Today marks one week until Independence Day. As a Daughter of the American Revolution, this day holds much significance for me and my family. It is one of one of my favorite holidays and I look forward to it every summer. For the next week, I will highlight books guaranteed to put you in a patriotic mood.
I will start this countdown with one of my favorite series of books as a girl, Felicity: An American Girl. I have such fond memories of my parents reading me those stories when I was little. I wanted to be just like Felicity. I relished taking horseback riding, guitar and etiquette lessons. I also completed a sewing sampler (with help from my grandmother who taught me to sew) and dressed up as Felicity for Halloween. The sweet tales with their themes of friendship, loyalty and standing for principles would captivate me for hours. They also made want to learn as much as possible about the Revolutionary War. Not only are the stories fun to read, but they also include a section at the end with historical background. This feature gives readers the opportunity to gain a deeper understanding of the Revolution – an absolute must for a history nut like me! I hope you enjoy these books as much as I do!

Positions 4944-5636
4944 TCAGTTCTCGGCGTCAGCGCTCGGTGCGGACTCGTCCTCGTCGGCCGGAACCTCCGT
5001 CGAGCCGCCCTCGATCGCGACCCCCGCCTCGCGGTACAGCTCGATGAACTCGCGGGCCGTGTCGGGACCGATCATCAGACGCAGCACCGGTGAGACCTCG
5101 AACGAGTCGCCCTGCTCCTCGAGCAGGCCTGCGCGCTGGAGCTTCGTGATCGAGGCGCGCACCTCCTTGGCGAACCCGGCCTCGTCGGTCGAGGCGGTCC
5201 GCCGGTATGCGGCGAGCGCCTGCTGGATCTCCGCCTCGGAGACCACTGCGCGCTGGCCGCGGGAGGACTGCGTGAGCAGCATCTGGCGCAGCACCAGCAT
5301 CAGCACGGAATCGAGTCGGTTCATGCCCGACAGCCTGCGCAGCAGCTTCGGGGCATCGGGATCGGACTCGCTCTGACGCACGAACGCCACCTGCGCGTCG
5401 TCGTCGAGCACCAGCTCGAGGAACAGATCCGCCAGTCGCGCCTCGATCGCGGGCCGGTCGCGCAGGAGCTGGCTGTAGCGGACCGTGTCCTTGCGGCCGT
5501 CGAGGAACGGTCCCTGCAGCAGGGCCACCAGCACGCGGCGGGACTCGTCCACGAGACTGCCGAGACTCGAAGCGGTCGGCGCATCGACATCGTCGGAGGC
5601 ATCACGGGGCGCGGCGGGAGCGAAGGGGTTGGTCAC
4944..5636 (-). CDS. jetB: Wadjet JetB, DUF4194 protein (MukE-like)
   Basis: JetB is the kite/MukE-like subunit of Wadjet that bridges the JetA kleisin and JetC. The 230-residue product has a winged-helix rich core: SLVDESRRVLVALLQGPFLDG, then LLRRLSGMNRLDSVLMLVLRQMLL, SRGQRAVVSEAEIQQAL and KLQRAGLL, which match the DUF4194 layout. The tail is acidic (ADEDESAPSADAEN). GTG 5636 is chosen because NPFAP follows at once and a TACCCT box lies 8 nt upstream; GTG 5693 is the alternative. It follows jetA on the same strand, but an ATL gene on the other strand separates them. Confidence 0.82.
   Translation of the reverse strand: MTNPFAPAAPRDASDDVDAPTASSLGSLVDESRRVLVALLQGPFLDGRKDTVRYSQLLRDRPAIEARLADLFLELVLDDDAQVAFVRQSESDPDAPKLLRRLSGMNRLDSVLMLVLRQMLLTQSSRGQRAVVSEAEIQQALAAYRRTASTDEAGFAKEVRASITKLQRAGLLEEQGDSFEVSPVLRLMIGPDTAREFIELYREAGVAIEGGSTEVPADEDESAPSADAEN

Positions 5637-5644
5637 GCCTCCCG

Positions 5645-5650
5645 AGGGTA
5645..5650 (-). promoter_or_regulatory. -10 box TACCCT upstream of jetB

St. Patrick has always been one of my favorite saints (and not just because I am Irish). Most people don’t realize that he lead a life worthy of the most dramatic reality TV series. Patrick was captured at the age of 16, taken to Ireland and sold into slavery. He remained enslaved for six years, then became a priest and returned to Ireland to convert the people to Christianity. In Patrick, Patron Saint of Ireland, Tomie dePaola brings his usual warmth and wit to this saint’s fascinating story. It is an instant St. Patrick’s Day classic. I hope you enjoy it as much as I do! Lá fhéile Pádraig sona dhaoibh (Happy St. Patrick’s Day)!